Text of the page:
A case apart from the cultural and cinematographic landscape of the times is Pier Paolo Pasolini, director, actor and author, who in his work showed an opposition to the morals of the times.
A true anti-conformist, until his death (occurred under obscure circumstances in 1975) he never tired of fighting at all levels (literature, cinema and politics) to promote new values to conformism and the consumerism of the Italian society between the 1960s and the 1970s.
Pasolini’s first films (including shocking short movies like “Che cosa sono le nuvole?” and “La ricotta”) deeply impress for the extraordinary poetry and lyricism in every frame and scene shown to the audience.
Pasolini was never “in the closet” and never denied his preference for a communist ideology, he is considered one the most culturally influential person of his time, although his political views would be.
The following is an excerpt from a biography at wikipedia.org
Pier Paolo Pasolini was born on 5 March 1922 and pronounced dead on 2 November 1975
Pasolini was born in Bologna, traditionally one of the most leftist politically of Italian cities. Pasolini began writing poems at the age of seven, inspired by the natural beauty of Casarsa after the family moved there in 1926. In 1933 they moved again to Cremona in Lombardy, and later to Scandiano and Reggio Emilia.
Pasolini found it difficult to adapt to all these moves, though in the meantime he enlarged his poetry and literature readings (Dostoyevsky, Tolstoy, Shakespeare, Coleridge, Novalis) and left behind the religious fervour of his early years. In the Reggio Emilia high school, he met his first true friend, Luciano Serra. The two met again in Bologna, where Pasolini spent seven years while completing high school: here he cultivated new passions, including football. With other friends, including Ermes Parini, Franco Farolfi, Elio Meli, he formed a group dedicated to literary discussions.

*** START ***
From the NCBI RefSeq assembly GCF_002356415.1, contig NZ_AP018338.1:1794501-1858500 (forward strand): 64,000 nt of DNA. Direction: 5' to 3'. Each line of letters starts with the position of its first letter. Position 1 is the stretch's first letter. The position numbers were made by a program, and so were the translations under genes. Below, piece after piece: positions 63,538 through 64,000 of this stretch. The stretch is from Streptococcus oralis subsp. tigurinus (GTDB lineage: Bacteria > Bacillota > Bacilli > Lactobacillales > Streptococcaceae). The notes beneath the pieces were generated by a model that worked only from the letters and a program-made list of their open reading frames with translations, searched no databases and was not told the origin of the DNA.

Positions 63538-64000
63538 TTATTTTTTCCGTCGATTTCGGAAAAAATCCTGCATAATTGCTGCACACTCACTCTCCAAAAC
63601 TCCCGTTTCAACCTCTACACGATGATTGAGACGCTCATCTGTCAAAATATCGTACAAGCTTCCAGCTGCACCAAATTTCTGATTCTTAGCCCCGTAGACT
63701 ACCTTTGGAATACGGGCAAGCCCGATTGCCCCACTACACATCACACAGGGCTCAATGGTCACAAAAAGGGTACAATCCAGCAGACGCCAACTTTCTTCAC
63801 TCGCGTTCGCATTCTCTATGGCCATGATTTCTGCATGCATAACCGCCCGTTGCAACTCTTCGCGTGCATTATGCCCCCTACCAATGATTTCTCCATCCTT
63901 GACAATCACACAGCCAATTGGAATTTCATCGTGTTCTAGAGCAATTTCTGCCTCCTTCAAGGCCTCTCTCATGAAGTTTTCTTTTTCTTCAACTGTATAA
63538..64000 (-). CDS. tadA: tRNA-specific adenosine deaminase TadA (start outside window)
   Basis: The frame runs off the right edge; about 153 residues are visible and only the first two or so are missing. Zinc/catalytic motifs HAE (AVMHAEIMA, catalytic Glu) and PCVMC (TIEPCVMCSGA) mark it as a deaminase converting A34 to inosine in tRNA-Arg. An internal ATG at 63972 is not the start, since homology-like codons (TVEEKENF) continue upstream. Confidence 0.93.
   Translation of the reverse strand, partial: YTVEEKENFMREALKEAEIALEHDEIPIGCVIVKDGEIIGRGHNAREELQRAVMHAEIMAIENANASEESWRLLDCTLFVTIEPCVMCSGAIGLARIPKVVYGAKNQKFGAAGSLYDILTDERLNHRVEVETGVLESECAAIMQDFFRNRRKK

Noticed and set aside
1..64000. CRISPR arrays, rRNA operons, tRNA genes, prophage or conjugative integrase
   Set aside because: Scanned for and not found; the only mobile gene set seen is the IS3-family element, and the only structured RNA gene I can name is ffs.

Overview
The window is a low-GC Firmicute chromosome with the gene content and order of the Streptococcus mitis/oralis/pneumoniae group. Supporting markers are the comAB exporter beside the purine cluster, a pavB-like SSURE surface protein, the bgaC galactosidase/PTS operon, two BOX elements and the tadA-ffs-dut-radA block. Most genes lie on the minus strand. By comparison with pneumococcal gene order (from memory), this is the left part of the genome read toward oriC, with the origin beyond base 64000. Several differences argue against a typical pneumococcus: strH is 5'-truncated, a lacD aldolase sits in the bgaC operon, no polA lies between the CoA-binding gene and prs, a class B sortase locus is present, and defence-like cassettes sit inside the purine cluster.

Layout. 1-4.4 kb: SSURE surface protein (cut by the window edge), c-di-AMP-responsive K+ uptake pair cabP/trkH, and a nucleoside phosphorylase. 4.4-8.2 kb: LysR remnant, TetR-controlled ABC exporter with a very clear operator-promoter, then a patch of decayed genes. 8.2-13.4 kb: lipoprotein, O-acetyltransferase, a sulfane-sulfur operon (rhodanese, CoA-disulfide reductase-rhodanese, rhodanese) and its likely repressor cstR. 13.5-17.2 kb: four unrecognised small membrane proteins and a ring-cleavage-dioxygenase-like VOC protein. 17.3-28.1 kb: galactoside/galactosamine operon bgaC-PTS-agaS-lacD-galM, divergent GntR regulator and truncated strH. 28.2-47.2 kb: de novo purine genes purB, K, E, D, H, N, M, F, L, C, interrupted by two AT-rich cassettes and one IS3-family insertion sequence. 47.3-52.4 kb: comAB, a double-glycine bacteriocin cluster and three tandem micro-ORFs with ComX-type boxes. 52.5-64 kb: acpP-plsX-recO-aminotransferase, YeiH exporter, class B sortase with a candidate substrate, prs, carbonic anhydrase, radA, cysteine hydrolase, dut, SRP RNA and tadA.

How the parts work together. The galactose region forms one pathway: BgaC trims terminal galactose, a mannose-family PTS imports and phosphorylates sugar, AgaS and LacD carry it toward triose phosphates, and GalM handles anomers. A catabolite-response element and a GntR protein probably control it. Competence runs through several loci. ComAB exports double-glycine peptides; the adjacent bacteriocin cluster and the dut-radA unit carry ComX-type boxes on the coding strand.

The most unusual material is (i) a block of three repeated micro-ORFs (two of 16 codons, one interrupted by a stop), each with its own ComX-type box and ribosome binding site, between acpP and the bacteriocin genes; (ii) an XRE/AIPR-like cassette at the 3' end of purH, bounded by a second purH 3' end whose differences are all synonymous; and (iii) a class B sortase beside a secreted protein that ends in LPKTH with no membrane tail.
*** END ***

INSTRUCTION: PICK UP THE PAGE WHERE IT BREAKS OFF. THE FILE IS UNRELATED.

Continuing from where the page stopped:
In 1939 Pasolini graduated and entered the Literature College of the University of Bologna, discovering new themes such as philology and aesthetics of figurative arts. He also frequented the local cinema club. Pasolini always showed his friends a virile and strong exterior, totally hiding his interior travail.
In 1942, the family took shelter in Casarsa, considered a more tranquil place to wait for the conclusion of the World War II, a decision common among Italian military families. Here, for the first time, Pasolini had to face the erotic disquiet he had suppressed during his adolescent years. He wrote: “A continuous perturbation without images or words beats at my temples and obscures me”
On 26 January 1947 Pasolini wrote a declaration for the front page of the newspaper Libertà: “In our opinion, we think that currently only Communism is able to provide a new culture.”
In 1954, Pasolini, who now worked for the literary section of Italian state radio, left his teaching job and moved to the Monteverde quarter, publishing La meglio gioventù, his first important collection of dialect poems. His first novel, Ragazzi di vita (English: Hustlers), was published in 1955. The work had great success but was poorly received by the PCI establishment and, most importantly, by the Italian government. It initiated a lawsuit against Pasolini and his editor, Garzanti. Though totally exonerated of any charge, Pasolini became a victim of insinuations, especially by the tabloid press.
In 1957, together with Sergio Citti, Pasolini collaborated on Federico Fellini’s film Le notti di Cabiria, writing dialogue for the Roman dialect parts. In 1960 he made his debut as an actor in Il gobbo, and co-wrote Long Night in 1943. His first film as director and screenwriter is Accattone of 1961, again set in Rome’s marginal quarters. The movie aroused controversy and scandal.